Microsoft is preparing to axe thousands of jobs in the latest move by one of the world’s biggest technology companies to reduce its workforce in the face of a slowing global economy.
Sky News has learnt that the US software giant could announce plans to cull a significant number of posts around the world within a matter of days.
Microsoft, which employs more than 220,000 people, including 6,000 in the UK, is said to be contemplating cutting roughly 5% of its workforce, which if accurate would equate to approximately 11,000 jobs.
That figure could not be verified on Tuesday evening, and one analyst suggested that Wall Street would be surprised if the figure was not higher than that.
It was also unclear whether or how many UK-based positions might be affected.
The company, which has placed huge bets on the growth of cloud computing and now has a market value of $1.78tn, is due to report second-quarter earnings next week.
If finalised, an announcement about headcount reductions is likely to come before Satya Nadella, Microsoft’s chairman and chief executive, updates investors on its financial performance on January 24.
In recent weeks, a slew of large tech companies have wielded the axe, with Amazon disclosing plans this month to cut 18,000 jobs, or about 6% of its workforce.
Salesforce, the cloud software provider, said it would cut 8,000 jobs, while Meta, the owner of Facebook, is reducing its workforce by approximately 11,000 roles.
Big technology companies have been forced to respond to signs of a global economic slowdown, with many having recruited tens of thousands of additional employees during the pandemic.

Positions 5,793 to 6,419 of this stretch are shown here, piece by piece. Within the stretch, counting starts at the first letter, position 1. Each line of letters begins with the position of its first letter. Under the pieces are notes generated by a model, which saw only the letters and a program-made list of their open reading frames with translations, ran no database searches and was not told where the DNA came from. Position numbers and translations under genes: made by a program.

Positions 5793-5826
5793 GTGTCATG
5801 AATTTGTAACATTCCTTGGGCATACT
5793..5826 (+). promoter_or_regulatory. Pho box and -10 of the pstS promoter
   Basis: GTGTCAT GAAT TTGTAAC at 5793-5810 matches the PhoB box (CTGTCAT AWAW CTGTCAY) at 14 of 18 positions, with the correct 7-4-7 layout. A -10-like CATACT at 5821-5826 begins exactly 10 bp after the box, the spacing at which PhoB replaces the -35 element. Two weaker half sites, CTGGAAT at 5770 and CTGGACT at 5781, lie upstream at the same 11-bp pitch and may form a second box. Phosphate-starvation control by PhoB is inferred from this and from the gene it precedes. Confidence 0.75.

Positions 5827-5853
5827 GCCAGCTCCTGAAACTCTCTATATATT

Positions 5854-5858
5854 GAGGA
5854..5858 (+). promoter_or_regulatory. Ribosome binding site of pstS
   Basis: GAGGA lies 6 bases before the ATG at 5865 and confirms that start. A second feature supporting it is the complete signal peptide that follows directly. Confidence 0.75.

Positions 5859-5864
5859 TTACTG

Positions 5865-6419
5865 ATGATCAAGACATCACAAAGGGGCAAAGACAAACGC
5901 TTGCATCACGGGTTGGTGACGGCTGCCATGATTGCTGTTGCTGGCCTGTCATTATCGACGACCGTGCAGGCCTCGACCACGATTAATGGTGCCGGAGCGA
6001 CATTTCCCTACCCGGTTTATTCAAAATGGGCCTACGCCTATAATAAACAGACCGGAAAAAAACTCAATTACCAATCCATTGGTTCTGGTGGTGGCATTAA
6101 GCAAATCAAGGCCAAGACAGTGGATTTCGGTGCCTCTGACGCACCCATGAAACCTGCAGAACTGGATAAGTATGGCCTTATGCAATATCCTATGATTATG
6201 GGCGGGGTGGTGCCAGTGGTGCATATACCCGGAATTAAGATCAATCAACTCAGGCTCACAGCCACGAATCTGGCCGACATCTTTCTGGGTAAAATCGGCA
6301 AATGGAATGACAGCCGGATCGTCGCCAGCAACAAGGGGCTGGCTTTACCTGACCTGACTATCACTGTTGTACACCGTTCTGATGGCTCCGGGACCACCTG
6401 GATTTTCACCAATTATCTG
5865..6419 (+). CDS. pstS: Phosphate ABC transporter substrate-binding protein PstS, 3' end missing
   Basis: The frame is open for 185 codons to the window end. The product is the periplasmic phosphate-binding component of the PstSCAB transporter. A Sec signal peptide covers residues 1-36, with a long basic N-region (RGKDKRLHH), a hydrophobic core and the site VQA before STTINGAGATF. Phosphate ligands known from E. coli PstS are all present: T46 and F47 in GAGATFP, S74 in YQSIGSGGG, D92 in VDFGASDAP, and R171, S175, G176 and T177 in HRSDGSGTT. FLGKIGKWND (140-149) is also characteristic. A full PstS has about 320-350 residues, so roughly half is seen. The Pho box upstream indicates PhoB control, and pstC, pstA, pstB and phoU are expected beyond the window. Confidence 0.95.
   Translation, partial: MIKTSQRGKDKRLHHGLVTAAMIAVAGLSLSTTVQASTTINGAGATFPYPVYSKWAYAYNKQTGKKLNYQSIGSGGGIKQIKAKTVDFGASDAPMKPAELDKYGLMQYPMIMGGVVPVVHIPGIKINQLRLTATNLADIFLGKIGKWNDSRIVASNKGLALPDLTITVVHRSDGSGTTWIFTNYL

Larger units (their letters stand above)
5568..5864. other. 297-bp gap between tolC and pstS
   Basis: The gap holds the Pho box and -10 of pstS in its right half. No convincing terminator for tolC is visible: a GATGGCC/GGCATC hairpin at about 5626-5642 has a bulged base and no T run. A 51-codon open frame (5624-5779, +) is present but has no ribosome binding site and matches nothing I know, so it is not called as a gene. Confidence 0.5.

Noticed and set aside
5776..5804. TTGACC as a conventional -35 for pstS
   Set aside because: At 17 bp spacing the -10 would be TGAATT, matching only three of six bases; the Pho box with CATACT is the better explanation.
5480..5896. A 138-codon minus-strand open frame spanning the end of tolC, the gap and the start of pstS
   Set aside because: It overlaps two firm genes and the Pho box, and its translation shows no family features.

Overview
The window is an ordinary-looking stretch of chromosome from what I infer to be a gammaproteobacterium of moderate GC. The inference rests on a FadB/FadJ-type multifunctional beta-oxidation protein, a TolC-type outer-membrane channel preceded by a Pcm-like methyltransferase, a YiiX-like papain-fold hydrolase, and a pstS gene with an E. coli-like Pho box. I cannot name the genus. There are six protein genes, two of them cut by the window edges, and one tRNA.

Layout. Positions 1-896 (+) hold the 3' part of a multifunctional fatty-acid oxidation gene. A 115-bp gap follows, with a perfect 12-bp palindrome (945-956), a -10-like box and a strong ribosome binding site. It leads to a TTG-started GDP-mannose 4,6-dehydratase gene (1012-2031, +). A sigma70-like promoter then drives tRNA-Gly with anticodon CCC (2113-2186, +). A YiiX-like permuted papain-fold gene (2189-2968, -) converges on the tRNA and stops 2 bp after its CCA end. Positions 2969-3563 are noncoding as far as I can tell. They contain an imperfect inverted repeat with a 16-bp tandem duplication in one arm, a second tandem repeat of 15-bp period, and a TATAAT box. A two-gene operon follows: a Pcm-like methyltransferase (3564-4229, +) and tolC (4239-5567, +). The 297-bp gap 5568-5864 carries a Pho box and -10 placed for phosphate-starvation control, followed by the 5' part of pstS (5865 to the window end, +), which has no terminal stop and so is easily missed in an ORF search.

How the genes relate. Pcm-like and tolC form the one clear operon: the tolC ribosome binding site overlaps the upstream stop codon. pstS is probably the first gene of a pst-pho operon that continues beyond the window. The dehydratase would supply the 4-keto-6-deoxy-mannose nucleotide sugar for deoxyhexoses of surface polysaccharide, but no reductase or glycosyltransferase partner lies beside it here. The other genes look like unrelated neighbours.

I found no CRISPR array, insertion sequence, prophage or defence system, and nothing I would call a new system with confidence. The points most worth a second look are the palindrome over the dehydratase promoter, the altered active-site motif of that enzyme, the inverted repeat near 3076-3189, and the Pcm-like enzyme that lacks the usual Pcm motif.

Under the ownership of Elon Musk, Twitter has also moved to cut thousands of jobs, while 6,000 have also gone at the personal computer manufacturer HP.
Microsoft warned in October of a slowdown in its cloud computing business, an acknowledgement that major corporate customers were re-evaluating spending in response to economic challenges.
“In a world facing increasing headwinds, digital technology is the ultimate tailwind,” Mr Nadella said in October.
“In this environment, we’re focused on helping our customers do more with less, while investing in secular growth areas and managing our cost structure in a disciplined way.”
The company has been transformed under Mr Nadella’s leadership, though its earnings have been hampered by the strength of the dollar in recent quarters.
It is also fighting a battle with regulators to secure approval for a £56bn takeover of Activision Blizzard, the maker of Call Of Duty.
Last month, it surprised investors by acquiring a £1.5bn stake in the owner of the London Stock Exchange as part of a long-term cloud computing partnership.
Microsoft expects to generate $5bn in revenue during the life of the alliance.
Ahead of its earnings next week, Microsoft’s stock was downgraded to a sell rating by analysts at Guggenheim, who argued that the figures “may disappoint investors”.
“While most investors see Microsoft as a large stable business that can weather any storm, it does have vulnerabilities, some of which could be exacerbated by this macro[economic] slowdown,” they wrote.
Responding to an inquiry from Sky News, a spokesman said Microsoft “does not comment on rumour or speculation”.